In a literal sense, Adam Garland is not very far from home at all. Having grown up in a small seaside town on the Somerset coast, today he lives and works in London, a mere two-hour train ride away. Figuratively speaking, the session stylist is a long way from home indeed. He grew up not really knowing much about the hairdressing, beauty or fashion industries. However, there must have been something in the air in Weston-super-Mare, as young Adam got his first job in a salon in his hometown at 14. Not only does he still have a passion for hairstyling at 35, but his sister is a hairdresser too. According to Adam, he loves his job “too much sometimes”, but 20-odd years of beautifying hair have yielded an impressive portfolio. His editorial work has been featured in the pages of Elle, Harper’s Bazaar, L’Officiel and Vogue – to name but a few. Models and celebrities styled by the British session stylist have walked catwalks and red carpets around the globe. In our interview, he explains why he has joined the Authentic Beauty Movement, what inspires him and why the Authentic Beauty Concept Memento is important to him personally.
In this Authentic Beauty Concept podcast you’ll discover the unknown personal backstories of Global Creative advocate Adam Garland.
This Authentic Beauty Concept podcast will give you insights of Global Creative Advocate Adam Garland vision on a holistic hairdressing experience.
Get intrigued by fascinating stories and backstage insights from Award winning stylist and Global Creative Advocate, Adam Garland
Authentic Beauty Concept: What inspires you professionally?
Adam Garland: We were walking to lunch yesterday and I spotted this statue in a shop that had some great sculpting on the hair. It caught my eye and I had to stop to take a picture. So I can be inspired anywhere, at any point. It’s all about keeping your mind open. From a professional point of view, people that have inspired me and continue to inspire me would be people like one of my main mentors, make-up artist Lan Grealis. These people have been key in guiding me, supporting me through my career. They have seen me for who I am and supported me in a very authentic way.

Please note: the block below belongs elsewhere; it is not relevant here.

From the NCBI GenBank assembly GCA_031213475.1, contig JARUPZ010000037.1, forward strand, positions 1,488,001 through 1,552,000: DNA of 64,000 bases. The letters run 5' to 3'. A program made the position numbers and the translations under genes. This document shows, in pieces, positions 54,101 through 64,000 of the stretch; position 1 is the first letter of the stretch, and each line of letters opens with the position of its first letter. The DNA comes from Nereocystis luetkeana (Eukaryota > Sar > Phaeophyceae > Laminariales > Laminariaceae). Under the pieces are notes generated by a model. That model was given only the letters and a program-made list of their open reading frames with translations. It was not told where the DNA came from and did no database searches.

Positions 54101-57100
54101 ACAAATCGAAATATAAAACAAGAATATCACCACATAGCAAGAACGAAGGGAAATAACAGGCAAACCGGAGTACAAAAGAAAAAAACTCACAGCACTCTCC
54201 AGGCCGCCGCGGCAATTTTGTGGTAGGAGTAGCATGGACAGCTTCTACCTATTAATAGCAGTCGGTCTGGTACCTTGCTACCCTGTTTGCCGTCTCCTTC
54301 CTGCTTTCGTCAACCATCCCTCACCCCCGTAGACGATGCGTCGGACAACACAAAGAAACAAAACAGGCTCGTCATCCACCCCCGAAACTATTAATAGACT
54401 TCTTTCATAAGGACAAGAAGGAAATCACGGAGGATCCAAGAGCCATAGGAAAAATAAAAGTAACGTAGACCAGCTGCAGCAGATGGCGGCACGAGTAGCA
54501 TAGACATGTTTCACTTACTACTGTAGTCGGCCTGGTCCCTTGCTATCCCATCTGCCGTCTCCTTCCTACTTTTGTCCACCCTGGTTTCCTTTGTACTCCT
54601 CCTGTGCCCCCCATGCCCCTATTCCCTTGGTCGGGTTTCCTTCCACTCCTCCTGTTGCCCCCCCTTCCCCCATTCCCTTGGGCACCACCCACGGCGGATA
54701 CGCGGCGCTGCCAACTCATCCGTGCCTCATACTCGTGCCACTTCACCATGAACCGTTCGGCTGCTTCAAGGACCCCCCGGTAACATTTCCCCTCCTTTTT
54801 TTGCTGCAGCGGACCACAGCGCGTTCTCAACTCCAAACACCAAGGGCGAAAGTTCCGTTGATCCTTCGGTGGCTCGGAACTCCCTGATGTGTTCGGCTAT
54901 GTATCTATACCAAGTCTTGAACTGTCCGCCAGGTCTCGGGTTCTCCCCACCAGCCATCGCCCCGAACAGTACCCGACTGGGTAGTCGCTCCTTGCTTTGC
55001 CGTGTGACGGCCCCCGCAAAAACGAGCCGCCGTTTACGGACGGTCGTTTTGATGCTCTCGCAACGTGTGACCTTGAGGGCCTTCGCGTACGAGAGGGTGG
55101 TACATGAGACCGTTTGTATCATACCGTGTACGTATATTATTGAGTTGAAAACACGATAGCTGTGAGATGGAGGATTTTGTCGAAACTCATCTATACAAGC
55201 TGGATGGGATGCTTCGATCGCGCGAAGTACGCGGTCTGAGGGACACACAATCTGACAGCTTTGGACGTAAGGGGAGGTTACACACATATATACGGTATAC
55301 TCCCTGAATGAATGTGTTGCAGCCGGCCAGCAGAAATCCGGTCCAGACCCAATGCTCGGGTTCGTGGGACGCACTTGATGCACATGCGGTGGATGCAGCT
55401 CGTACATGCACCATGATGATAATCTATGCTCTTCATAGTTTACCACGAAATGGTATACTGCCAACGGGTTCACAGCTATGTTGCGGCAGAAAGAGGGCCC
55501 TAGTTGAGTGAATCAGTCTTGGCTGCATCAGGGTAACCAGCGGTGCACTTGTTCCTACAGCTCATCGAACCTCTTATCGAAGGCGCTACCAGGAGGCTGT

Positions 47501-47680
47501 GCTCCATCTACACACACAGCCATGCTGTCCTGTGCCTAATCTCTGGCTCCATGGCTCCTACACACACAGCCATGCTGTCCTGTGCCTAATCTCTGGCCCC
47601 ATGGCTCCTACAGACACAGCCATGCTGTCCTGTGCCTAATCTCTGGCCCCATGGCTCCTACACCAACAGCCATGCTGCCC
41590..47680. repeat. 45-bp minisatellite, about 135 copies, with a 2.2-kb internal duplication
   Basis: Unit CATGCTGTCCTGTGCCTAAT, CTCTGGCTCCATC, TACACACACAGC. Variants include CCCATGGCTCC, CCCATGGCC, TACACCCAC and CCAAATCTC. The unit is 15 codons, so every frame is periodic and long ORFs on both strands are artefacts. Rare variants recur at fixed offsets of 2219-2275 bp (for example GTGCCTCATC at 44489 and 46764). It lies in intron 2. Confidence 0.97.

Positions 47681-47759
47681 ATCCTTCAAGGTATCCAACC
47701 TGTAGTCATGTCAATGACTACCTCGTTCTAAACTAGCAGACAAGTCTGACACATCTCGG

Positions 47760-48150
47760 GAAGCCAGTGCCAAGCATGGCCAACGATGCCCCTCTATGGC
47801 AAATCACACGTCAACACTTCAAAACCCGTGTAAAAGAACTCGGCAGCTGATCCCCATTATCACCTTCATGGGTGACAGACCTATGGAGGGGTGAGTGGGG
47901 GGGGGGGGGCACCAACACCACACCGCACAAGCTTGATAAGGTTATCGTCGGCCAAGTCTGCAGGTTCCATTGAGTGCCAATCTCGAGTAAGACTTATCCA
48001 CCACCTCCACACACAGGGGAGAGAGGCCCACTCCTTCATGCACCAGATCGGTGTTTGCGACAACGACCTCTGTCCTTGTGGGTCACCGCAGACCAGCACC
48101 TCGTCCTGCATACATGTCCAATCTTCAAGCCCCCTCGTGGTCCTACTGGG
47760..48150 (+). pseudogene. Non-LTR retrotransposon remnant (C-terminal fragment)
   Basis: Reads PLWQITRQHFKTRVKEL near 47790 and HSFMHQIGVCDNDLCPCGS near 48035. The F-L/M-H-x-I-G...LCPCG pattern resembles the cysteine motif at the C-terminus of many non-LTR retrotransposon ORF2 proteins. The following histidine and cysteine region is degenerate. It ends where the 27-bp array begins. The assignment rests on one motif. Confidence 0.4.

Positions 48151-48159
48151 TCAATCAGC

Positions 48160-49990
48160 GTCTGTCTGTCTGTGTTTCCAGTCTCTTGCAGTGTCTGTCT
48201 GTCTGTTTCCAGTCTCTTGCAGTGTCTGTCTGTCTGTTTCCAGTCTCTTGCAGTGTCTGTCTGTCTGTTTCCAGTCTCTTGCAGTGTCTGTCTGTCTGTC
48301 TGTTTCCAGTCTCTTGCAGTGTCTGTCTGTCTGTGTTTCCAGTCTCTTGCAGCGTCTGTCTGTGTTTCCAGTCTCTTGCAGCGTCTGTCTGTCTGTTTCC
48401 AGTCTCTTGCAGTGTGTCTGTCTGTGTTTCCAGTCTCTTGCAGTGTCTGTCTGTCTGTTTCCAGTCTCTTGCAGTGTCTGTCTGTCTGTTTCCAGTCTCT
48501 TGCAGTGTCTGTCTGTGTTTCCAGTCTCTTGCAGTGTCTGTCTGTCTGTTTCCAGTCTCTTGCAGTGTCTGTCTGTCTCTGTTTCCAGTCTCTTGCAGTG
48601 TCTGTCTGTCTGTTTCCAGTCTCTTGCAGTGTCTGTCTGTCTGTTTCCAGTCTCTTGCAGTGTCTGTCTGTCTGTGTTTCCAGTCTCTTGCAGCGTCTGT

What is pure beauty to you?
It might sound a bit cheesy, but happiness is beautiful. Living life, enjoying the day, seeing the positive side. I think it’s really important in this industry to be able to stay grounded, to be aware of mental health and of mindfulness. I like to surround myself with that kind of energy and those kinds of people.
How do you find pure beauty in your work?
I always want to make a woman feel and look beautiful, that’s the most important thing. I also like to work with what we’ve got and not overcomplicate things. On set, that means having the confidence to say, “We don’t need to change much. That woman looks fantastic. Let’s just add a little bit here and a little bit here, but let’s not destroy the beauty she arrived with.”
Does this fit with a “no filter” attitude?